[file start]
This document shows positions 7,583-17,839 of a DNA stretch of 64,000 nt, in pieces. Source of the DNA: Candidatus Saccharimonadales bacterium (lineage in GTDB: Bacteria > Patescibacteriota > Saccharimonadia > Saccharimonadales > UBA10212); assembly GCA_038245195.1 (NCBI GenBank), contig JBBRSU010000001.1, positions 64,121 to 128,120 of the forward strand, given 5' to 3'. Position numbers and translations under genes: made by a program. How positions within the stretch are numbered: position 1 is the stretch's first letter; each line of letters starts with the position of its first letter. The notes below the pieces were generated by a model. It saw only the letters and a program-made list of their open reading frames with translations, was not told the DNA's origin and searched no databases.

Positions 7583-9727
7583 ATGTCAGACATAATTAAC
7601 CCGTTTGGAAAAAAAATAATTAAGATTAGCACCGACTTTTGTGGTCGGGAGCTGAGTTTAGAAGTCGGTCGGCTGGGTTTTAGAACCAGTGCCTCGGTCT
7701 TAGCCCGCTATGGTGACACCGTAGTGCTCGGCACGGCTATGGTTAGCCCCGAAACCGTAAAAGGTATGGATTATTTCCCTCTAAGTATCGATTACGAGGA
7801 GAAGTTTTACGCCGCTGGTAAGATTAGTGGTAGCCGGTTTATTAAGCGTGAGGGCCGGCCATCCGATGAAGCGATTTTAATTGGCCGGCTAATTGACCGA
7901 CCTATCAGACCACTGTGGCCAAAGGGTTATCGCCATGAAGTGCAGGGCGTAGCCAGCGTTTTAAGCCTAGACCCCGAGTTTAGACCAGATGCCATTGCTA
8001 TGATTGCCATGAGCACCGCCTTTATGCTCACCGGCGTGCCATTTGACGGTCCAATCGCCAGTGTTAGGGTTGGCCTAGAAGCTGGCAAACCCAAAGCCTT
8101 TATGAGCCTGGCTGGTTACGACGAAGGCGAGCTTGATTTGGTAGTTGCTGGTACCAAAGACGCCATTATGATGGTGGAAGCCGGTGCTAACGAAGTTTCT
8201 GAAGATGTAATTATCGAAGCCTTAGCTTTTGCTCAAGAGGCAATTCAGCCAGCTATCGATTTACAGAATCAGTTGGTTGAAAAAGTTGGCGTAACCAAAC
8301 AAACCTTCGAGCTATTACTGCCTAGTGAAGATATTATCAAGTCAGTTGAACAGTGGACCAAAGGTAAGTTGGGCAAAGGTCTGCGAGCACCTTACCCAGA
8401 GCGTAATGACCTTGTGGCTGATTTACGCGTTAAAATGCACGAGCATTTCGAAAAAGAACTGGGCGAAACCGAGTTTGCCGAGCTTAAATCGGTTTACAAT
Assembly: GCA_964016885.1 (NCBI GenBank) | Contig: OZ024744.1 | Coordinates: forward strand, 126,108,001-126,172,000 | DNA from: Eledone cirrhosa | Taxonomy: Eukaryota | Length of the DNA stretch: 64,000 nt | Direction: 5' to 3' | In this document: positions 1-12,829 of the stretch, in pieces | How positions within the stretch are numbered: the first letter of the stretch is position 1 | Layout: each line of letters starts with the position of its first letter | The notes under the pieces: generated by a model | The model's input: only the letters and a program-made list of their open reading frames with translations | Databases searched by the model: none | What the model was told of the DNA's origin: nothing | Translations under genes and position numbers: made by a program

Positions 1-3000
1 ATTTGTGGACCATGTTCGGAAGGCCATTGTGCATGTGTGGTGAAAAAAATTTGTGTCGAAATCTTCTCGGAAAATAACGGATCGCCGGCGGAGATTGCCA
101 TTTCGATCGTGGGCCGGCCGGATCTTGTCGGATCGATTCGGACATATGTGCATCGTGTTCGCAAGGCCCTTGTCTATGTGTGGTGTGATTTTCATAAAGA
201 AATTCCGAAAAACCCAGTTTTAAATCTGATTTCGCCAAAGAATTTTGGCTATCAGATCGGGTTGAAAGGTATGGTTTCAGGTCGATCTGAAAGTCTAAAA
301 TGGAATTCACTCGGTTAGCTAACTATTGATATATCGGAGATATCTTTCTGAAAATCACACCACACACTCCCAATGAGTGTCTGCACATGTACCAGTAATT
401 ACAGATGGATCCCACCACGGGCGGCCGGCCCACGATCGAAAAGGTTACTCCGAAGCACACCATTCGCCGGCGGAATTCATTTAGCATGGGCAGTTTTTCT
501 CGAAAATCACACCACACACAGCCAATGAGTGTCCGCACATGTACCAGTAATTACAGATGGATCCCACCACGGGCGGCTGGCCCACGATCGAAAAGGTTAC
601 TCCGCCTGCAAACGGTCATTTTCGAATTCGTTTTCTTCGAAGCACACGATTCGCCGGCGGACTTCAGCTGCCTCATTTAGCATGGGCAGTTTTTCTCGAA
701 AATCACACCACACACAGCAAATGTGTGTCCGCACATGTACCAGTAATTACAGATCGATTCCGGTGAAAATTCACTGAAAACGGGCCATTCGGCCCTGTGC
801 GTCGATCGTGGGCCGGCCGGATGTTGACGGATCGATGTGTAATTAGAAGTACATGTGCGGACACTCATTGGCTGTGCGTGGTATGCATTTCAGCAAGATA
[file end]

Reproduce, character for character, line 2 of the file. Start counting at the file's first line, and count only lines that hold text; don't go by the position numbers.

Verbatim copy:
Positions 7583-9727